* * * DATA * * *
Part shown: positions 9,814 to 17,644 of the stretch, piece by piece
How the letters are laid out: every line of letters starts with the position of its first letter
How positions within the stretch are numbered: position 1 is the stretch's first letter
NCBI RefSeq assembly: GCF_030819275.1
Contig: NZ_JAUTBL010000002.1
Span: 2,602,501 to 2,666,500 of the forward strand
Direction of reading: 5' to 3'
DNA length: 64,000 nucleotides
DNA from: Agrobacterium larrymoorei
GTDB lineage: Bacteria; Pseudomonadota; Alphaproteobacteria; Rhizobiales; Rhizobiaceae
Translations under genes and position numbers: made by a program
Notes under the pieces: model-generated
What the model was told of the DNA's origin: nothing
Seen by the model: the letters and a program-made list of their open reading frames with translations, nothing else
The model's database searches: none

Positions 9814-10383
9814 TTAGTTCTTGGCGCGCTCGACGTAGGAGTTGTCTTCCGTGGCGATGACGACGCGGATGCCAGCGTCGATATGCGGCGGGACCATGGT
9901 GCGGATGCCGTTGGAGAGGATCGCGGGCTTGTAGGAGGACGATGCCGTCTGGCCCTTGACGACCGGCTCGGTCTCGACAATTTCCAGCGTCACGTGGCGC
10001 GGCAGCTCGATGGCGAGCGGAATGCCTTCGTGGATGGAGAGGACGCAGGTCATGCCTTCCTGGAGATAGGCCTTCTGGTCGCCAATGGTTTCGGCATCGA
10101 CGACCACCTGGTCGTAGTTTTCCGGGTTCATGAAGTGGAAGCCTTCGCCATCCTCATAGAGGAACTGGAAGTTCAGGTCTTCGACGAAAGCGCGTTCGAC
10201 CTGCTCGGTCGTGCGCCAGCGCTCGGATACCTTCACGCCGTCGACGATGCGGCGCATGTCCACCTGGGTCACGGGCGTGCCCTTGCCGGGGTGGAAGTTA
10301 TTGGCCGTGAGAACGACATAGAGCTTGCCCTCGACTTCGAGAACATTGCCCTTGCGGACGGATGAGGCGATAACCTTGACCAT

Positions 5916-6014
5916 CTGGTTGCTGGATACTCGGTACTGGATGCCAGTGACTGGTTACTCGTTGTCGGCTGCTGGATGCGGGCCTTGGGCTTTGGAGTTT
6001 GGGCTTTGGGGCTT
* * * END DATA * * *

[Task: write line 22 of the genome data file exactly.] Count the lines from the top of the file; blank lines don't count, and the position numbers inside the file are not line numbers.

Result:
10301 TTGGCCGTGAGAACGACATAGAGCTTGCCCTCGACTTCGAGAACATTGCCCTTGCGGACGGATGAGGCGATAACCTTGACCAT